What Causes ADHD?
Although we may know the cause of ADHD for a specific child (e.g., an accident), we cannot prove what causes ADHD for the population more generally. That is, for etiologies of genetics or brain damage, it is not possible to (a) damage parts of the brain and directly assess these effects or (b) randomly assign individuals to genetic backgrounds to see which genes result in ADHD. If we were able to do this type of deterministic research, as is done in the hard sciences with animals or plants, we would have greater certainty related to etiologies. However, in the social sciences, we do research that suggests the probability of certain factors. The data reported are often post hoc (after-the-fact) examinations of brain structures or genes that are associated with individuals with ADHD.
Relatives of boys and girls with ADHD have significantly higher rates of ADHD than relatives of students without ADHD (Faraone et al., 1992). Biederman, Faraone, Keenan, Knee, and Tsuang (1991) reported that 28.6% of biological parents of children with hyperactivity also had a history of hyperactivity.
Overall, about 80% of the differences in activity, inattention, and impulsivity between people with and without ADHD can be explained by genetic factors. The high end of this range may be explained by individuals with both ADHD-H and ADHD-I (the combined type), who have a higher probability of inheriting ADHD (as high as .92 to .98 [Willcutt, Pennington, & DeFries, 2000]). In fact, the probability of inheriting activity level is greater than that of inheriting IQ (.55) or of height (.81) (Willerman, 1973).
In addition, at the genetic level, some evidence suggests an association between certain genes and ADHD (DAT1 and DRD4 [Jensen, 2001]). Individuals with ADHD have a longer-than-normal D4 gene, which makes the nerve cell less sensitive to dopamine, a neurotransmitter that conveys signals from one neuron to another. This gene has a well-known association to sensation- or novelty-seeking behavior as well as excitability and impulsiveness (for a review, see LaHoste et al., 1996). Most genetic traits continue because they have provided some advantage to the species (i.e., to survival). Heterogeneity alone has some advantage to the species by allowing more individuals to survive changing environmental conditions (Calabi, 1997).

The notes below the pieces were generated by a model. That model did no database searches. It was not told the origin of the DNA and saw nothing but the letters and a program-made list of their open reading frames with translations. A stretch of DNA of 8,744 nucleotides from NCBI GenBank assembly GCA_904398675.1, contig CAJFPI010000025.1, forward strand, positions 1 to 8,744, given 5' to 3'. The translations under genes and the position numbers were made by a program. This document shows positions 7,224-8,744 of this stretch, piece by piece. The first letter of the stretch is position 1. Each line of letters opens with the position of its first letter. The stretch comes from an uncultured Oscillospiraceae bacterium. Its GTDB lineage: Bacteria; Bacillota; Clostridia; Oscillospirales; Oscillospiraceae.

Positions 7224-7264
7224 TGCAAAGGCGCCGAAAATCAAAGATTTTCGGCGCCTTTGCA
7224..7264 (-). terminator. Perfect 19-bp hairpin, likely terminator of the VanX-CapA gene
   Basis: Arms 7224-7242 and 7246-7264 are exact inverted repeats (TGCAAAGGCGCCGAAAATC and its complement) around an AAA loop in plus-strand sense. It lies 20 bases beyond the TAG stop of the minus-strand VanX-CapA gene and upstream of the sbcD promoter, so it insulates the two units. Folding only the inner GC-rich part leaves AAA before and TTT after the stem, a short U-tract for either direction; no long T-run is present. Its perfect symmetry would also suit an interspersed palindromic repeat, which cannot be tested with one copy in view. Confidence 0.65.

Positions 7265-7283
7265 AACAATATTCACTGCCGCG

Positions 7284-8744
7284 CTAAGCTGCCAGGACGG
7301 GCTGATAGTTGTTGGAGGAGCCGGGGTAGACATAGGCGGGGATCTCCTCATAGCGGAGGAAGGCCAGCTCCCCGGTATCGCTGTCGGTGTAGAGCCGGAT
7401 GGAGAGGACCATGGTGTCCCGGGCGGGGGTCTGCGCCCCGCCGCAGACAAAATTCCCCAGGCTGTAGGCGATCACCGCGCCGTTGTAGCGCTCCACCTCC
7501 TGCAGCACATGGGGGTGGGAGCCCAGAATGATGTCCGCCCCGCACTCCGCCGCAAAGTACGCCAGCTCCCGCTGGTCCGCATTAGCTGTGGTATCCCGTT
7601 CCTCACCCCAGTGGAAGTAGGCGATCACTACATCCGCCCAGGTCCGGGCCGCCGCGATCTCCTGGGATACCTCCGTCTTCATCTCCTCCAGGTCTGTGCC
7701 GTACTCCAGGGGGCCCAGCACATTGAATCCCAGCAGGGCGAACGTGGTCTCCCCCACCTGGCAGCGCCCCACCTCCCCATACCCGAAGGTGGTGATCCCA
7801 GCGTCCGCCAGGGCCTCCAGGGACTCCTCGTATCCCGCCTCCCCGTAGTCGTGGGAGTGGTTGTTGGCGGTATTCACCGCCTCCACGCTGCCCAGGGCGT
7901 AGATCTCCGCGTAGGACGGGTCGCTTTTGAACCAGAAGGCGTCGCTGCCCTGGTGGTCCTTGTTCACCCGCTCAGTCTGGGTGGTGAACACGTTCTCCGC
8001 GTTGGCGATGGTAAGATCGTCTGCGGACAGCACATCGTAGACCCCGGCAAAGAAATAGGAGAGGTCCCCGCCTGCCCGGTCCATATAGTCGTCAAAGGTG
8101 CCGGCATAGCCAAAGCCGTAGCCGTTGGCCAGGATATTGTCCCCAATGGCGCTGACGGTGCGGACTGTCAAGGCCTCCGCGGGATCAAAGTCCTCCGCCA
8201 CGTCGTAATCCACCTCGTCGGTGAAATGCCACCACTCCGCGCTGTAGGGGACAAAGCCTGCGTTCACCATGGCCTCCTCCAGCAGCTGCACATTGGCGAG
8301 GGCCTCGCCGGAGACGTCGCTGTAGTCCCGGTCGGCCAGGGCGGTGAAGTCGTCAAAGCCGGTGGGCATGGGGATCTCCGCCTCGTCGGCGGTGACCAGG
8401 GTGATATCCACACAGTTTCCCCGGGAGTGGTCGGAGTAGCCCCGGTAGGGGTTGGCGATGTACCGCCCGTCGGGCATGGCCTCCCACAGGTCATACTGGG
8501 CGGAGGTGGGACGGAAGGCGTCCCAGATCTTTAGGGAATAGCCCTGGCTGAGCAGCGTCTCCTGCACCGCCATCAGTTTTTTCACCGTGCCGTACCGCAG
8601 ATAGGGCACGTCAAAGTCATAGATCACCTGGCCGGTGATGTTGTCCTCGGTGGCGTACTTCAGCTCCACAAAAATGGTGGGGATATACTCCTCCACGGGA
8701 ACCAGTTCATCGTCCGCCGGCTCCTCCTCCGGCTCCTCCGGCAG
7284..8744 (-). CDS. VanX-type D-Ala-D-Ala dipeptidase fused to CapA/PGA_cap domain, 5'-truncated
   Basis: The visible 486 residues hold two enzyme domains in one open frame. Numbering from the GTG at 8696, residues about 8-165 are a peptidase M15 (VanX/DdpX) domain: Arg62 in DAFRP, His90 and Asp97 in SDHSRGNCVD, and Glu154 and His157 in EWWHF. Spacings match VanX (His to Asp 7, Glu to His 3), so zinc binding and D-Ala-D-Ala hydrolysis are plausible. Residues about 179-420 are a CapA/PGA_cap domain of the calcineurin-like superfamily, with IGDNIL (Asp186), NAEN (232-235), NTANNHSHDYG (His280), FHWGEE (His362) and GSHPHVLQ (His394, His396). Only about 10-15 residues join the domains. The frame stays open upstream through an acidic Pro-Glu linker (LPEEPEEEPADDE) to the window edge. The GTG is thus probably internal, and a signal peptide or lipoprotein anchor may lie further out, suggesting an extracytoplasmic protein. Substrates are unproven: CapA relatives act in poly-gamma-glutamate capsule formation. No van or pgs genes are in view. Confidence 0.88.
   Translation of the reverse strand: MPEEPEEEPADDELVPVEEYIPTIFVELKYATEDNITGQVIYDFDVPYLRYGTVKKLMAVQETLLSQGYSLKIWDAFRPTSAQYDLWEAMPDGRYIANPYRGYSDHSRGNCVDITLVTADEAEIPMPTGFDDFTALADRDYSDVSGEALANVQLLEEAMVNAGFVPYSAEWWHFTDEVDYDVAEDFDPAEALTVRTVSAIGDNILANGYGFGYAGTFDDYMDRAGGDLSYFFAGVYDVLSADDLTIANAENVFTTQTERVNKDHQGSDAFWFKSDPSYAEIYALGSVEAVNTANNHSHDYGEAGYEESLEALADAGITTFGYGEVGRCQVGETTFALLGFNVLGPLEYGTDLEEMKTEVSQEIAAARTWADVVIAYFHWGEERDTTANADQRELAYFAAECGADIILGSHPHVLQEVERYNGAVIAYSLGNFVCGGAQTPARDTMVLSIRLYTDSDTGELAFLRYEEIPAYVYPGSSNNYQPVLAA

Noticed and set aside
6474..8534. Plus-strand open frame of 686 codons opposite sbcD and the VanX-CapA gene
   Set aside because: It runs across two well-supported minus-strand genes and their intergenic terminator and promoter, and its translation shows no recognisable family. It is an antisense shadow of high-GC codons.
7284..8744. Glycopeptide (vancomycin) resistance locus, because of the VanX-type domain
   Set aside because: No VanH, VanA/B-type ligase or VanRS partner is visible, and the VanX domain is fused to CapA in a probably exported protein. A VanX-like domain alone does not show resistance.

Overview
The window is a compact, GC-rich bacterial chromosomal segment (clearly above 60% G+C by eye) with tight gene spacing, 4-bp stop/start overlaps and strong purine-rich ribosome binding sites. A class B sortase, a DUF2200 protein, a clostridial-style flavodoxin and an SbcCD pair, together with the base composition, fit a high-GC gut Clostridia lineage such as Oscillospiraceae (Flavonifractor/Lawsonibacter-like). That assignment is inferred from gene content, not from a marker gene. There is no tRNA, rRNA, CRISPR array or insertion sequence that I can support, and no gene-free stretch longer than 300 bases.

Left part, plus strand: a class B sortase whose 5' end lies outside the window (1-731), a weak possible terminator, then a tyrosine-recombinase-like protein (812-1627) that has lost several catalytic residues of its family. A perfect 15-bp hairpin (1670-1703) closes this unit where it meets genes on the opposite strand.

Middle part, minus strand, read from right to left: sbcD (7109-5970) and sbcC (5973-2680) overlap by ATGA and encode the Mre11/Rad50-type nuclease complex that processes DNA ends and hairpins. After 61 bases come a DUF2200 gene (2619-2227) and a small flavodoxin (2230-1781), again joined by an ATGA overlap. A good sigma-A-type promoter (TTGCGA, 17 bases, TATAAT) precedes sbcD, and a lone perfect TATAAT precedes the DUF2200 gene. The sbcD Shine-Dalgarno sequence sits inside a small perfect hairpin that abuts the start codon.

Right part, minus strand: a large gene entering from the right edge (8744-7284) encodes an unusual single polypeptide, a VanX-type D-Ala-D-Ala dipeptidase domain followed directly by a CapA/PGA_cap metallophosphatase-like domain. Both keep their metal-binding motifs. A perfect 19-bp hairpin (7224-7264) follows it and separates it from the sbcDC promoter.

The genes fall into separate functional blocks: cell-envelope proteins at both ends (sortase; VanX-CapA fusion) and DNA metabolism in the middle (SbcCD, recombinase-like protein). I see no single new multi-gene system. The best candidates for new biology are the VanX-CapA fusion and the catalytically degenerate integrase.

Even though there is greater genetic correspondence for identical twins to have ADHD (about 80%) than fraternal twins (about 30% same sex [Gillis, Gilger, Pennington, & DeFries, 1992; LaHoste et al., 1996]), about 30% to 50% of identical twins do not both manifest ADHD (Goodman & Stevenson, 1989; Johnston & Mash, 2001; LaHoste et al., 1996). This indicates that “biology shapes our impulses and aptitudes, but it doesn’t act alone. There is always a context and always room for resistance” (Begley, 1995). In other words, external factors remain an important factor in etiology.
Exogenous (external) factors, such as maternal smoking, complications during birth or pregnancy, high levels of lead ingestion, accounted for another 20% to 30% of the causes of ADHD (Pennington, 1991). These prenatal or postnatal insults to the child’s biological system can account for ADHD in about one in five children with ADHD. Specifically, for maternal smoking, 22% of mothers of children with ADHD smoked a pack of cigarettes per day during at least 3 months of pregnancy in contrast to only 8% of mothers of non-ADHD children (Milberger et al., 2002). (It is also possible that these mothers were also ADHD, thus contributing to the association.)
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